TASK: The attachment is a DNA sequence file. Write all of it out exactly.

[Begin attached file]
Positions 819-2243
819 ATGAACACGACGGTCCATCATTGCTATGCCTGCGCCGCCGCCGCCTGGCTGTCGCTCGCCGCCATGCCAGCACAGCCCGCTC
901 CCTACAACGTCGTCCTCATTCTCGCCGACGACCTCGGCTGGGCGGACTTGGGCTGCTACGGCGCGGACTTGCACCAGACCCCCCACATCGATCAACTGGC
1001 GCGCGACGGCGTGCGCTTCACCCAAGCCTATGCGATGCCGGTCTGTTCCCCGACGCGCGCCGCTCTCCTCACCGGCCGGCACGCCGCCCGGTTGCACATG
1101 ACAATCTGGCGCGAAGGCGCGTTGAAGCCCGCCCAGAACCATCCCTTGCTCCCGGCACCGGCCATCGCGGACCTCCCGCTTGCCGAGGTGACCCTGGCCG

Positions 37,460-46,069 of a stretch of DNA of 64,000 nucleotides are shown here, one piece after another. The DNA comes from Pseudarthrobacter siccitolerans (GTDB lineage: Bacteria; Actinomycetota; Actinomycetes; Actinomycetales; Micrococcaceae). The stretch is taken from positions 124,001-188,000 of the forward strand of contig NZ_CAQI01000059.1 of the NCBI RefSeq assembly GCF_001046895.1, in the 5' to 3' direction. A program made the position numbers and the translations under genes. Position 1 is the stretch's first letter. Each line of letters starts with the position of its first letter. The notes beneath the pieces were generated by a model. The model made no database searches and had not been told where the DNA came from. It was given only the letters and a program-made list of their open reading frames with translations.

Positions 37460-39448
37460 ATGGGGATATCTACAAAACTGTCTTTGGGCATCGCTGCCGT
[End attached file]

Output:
Positions 819-2243
819 ATGAACACGACGGTCCATCATTGCTATGCCTGCGCCGCCGCCGCCTGGCTGTCGCTCGCCGCCATGCCAGCACAGCCCGCTC
901 CCTACAACGTCGTCCTCATTCTCGCCGACGACCTCGGCTGGGCGGACTTGGGCTGCTACGGCGCGGACTTGCACCAGACCCCCCACATCGATCAACTGGC
1001 GCGCGACGGCGTGCGCTTCACCCAAGCCTATGCGATGCCGGTCTGTTCCCCGACGCGCGCCGCTCTCCTCACCGGCCGGCACGCCGCCCGGTTGCACATG
1101 ACAATCTGGCGCGAAGGCGCGTTGAAGCCCGCCCAGAACCATCCCTTGCTCCCGGCACCGGCCATCGCGGACCTCCCGCTTGCCGAGGTGACCCTGGCCG

Positions 37,460-46,069 of a stretch of DNA of 64,000 nucleotides are shown here, one piece after another. The DNA comes from Pseudarthrobacter siccitolerans (GTDB lineage: Bacteria; Actinomycetota; Actinomycetes; Actinomycetales; Micrococcaceae). The stretch is taken from positions 124,001-188,000 of the forward strand of contig NZ_CAQI01000059.1 of the NCBI RefSeq assembly GCF_001046895.1, in the 5' to 3' direction. A program made the position numbers and the translations under genes. Position 1 is the stretch's first letter. Each line of letters starts with the position of its first letter. The notes beneath the pieces were generated by a model. The model made no database searches and had not been told where the DNA came from. It was given only the letters and a program-made list of their open reading frames with translations.

Positions 37460-39448
37460 ATGGGGATATCTACAAAACTGTCTTTGGGCATCGCTGCCGT